The Royal School is one of the top boarding schools in Ireland, with boarders as young as 8 in our Preparatory Department.

The Royal School is one of the best resourced co-educational boarding schools in Northern Ireland and recent upgrading and improvement has included the provision of a Sixth Form House on the Mall adjacent to the School.

The School’s Boarding Department offers superb value for money, and welcomes students from all over the island of Ireland and overseas, We strive to ensure that there is a family atmosphere in the Boarding Department by providing a “home from home” which we feel is important for children living away from home. Boarding at the Royal School allows pupils to benefit from all that the School has to offer, with the companionship and life skills that come from living with others.

The Boarding Department is always over-subscribed and adds a cherished international dimension to the daily life of the School. Boarding options are four or five nights per week or as a full seven days a week boarding school, pupils can board throughout the term without having to leave at weekends.

There are three boarding houses – one for boys and one for girls, and one for sixth form pupils.

Meet Chazz

Hi, my name is Yuen Cheuk Yin, my nickname is Chazz, and I come from Hong Kong. I am a border in The Royal School Armagh

In boarding, I wake up at 7:30 a.m. and I go to breakfast. We usually have toast, porridge and cereal. After breakfast, we need to get ready for school. I go to the Prep every day, I am in  the P.7 class and the Headteacher’s class.

In Prep, the teachers are very kind, all the students are very polite. In the morning, we have literacy, after that, we have 20 minutes at break time, next we need to do Maths, at 12.15 we have lunch.

We can do our project work for World Around Us if we have spare time alongside our class activities.  At 3 o’clock, we can go home or attend the after school classes.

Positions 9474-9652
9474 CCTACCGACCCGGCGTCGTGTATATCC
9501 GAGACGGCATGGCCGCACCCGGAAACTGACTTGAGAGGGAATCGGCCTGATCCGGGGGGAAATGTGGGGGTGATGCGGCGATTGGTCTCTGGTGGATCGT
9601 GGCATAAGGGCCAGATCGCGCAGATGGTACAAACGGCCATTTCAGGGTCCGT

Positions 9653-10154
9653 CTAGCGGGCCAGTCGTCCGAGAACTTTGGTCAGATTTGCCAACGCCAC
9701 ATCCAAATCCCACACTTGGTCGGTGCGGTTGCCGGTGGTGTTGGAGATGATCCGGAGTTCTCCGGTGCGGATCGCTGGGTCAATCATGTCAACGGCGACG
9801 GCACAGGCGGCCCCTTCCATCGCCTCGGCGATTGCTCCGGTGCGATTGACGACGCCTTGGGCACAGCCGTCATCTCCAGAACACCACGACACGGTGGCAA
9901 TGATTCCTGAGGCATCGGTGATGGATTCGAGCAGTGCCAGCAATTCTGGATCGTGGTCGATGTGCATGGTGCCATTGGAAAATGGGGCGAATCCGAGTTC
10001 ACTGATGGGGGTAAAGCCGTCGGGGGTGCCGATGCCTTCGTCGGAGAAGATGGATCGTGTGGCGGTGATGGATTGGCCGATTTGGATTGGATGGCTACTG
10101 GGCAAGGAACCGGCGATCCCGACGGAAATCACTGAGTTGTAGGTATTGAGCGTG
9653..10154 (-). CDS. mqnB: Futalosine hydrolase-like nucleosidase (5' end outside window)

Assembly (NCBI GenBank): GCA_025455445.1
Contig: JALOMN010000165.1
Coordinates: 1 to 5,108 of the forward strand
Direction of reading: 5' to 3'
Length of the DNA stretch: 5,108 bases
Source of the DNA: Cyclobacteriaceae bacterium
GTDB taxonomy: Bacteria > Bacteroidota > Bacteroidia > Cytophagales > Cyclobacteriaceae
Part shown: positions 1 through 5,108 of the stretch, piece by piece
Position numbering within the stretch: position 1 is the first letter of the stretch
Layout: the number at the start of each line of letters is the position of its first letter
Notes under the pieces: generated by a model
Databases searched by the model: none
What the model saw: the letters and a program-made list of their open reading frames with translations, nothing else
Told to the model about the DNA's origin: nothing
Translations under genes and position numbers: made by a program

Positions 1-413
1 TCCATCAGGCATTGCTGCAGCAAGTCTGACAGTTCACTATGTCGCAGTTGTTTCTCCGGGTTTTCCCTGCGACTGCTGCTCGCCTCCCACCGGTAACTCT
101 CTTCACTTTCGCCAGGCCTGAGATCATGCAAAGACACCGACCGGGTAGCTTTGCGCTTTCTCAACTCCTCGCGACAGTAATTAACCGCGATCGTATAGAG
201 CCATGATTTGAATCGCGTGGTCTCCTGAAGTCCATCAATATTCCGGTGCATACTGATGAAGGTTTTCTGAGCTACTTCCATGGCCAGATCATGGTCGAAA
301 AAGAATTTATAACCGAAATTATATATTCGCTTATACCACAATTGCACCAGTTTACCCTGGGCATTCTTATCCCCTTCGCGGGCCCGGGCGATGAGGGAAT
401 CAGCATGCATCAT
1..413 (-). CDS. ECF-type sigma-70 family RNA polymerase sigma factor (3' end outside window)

When I go back to boarding, we have a few hours free time. At 5:30 p.m., we go for tea. At 6:30 p.m., we start to do our homework. At 8:30 p.m we have supper and we can go to the sport’s hall or go to the gym. At 9:30, we need to go to have a shower. At 10 o’clock, we need to go to bed.

Although I miss my parents in Hong Kong, I really love the school so much and would advise everyone to come to this country and of course RSA Prep!

Yuen Cheuk Yin. Primary 7

It’s just begun…

Coming from a small primary school into a big secondary school and boarding accommodation can be a lot to take in, but with help from my parents and members of staff, I soon settled in to the routine of boarding and school.

Mrs McDowell was my form tutor and every day after assembly she took our register. She helped me to settle in with her encouraging words and advice. Mr Cardwell, our Year Head, helped as well.

After school there are lots of extra curricular activities to do, such as: Debating, Book Club, Science Club, Scripture Union, Chess Club, Dance Club and so on. I enjoy them very much.

My life in boarding was hard to begin with. I felt quite homesick, but everyone was kind and friendly and welcomed me and I started to feel better quickly.